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Monitor patients for prior and ongoing exposure to aluminum. Patients at risk include:
• Infants on parenteral fluids, particularly parenteral nutrition
• Burn patients through administration of intravenous albumin, particularly with coexisting renal failure
• Adult and pediatric patients with chronic renal failure who accumulate aluminum readily from medications and dialysate
• Adult parenteral nutrition patients (less so, recently)
• Patients with industrial exposure
Monitor dialysate and water to prepare dialysate to prevent aluminum toxicity in dialysis patients.
Serum levels rise and fall after each dose of aluminum-containing phosphate binder or sucralfate. If renal function is normal, renal clearance of aluminum is prompt, with urine levels rising quickly after a course of aluminum-containing antacid is begun, and with levels persisting elevated for over a week. Urine levels rise after a dose of deferoxamine given for any reason. The degree of rise in serum aluminum after deferoxamine is regarded as reflecting total body aluminum burden.
Inductively coupled plasma/mass spectrometry (ICP/MS)
Environmental exposure: 0−9 μg/L; patients on dialysis: <40 μg/L
Aluminum toxicity has been recognized in many settings where exposure is heavy or prolonged, where renal function is limited, or where a previously accumulated bone burden is released in stress or illness. Toxicity may include:
• Encephalopathy (stuttering, gait disturbance, myoclonic jerks, seizures, coma, abnormal EEG)
• Osteomalacia or aplastic bone disease (associated with painful spontaneous fractures, hypercalcemia, tumorous calcinosis)
• Proximal myopathy
• Increased risk of infection
• Increased left ventricular mass and decreased myocardial function
• Microcytic anemia
• With very high levels, sudden death
Aluminum is ubiquitous in our environment; it is the third most prevalent element in the earth's crust. The gastrointestinal tract is relatively impervious to aluminum, absorption normally being only about 2%. Aluminum is absorbed by a mechanism related to that for calcium. Gastric acidity and oral citrate favors absorption, and H2-blockers reduce absorption. As is true for several trace elements, transferrin is the primary protein binder and carrier for aluminum in the plasma, where 80% is protein bound and 20% is free or complexed to small molecules such as citrate. Cells appear to take up aluminum from transferrin rather than from citrate. Purified preparations of ferritin from brain and liver have been found to contain aluminum. It is not known if ferritin has a specific binding site for aluminum. Factors regulating the migration of aluminum across the blood-brain barrier are not well understood. Serum aluminum correlates with encephalopathy; red cell aluminum correlates with microcytic anemia;1 and bone aluminum correlates with aluminum bone disease. Basal PTH when elevated appears to protect bone and thereby favor CNS toxicity. Other factors favoring one form of toxicity over another are not well understood. Aluminum toxicity has been reported to impair the formation and release of parathyroid hormone. The parathyroid glands concentrate aluminum above levels in surrounding tissues. Treatment of aluminum toxicity in renal failure patients often reactivates hyperparathyroidism, which to a certain extent is helpful for bone remodeling and healing.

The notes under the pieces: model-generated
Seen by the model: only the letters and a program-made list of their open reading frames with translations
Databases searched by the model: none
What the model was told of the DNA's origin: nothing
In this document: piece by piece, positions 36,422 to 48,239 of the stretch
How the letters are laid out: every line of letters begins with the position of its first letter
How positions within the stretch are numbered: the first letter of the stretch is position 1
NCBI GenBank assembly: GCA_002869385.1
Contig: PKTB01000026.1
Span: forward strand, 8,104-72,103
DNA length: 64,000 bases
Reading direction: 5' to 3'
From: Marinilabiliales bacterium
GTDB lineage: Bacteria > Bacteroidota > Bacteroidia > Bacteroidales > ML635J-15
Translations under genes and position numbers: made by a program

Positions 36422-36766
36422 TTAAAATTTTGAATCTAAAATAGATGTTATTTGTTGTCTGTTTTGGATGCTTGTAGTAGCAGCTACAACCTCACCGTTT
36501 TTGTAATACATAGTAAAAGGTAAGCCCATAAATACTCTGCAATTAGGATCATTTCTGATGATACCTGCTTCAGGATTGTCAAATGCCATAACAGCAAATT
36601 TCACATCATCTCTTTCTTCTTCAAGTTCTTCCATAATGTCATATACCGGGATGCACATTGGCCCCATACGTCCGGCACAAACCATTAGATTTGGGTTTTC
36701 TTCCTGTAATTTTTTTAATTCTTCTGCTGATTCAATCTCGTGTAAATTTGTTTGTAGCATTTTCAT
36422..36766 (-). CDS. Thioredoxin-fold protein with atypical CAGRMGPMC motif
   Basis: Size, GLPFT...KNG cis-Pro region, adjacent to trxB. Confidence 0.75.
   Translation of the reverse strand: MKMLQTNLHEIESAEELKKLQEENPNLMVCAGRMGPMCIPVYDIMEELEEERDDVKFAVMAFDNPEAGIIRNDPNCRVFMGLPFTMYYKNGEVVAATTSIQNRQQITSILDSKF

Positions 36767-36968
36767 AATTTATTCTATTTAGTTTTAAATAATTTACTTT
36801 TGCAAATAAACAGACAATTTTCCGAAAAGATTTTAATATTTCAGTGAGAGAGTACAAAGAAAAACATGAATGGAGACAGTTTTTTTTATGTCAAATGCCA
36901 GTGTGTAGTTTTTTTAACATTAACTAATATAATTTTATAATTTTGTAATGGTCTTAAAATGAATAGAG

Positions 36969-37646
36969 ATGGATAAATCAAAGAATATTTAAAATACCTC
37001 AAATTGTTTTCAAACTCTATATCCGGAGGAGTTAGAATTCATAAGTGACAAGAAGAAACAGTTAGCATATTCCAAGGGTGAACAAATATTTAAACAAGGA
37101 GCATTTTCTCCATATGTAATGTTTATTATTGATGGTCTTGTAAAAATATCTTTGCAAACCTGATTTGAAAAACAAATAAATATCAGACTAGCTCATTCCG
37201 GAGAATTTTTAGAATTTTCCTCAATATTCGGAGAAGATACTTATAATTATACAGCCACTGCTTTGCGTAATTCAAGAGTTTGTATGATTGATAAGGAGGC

Serum, plasma, or whole blood
Submit original unopened tube or serum or plasma removed from a royal blue-top tube, and transfer to a certified metal-free plastic transport tube (PeopleSoft N° 111166) for shipment to the laboratory.
Maintain specimen at room temperature.
Causes for Rejection
Royal blue-top tube not used in specimen collection; certified metal-free plastic transport tube not submitted
|Order Code||Order Code Name||Order Loinc||Result Code||Result Code Name||UofM||Result LOINC|
|071548||Aluminum, Plasma/Serum||5574-9||071548||Aluminum, Plasma/Serum||ug/L||5574-9|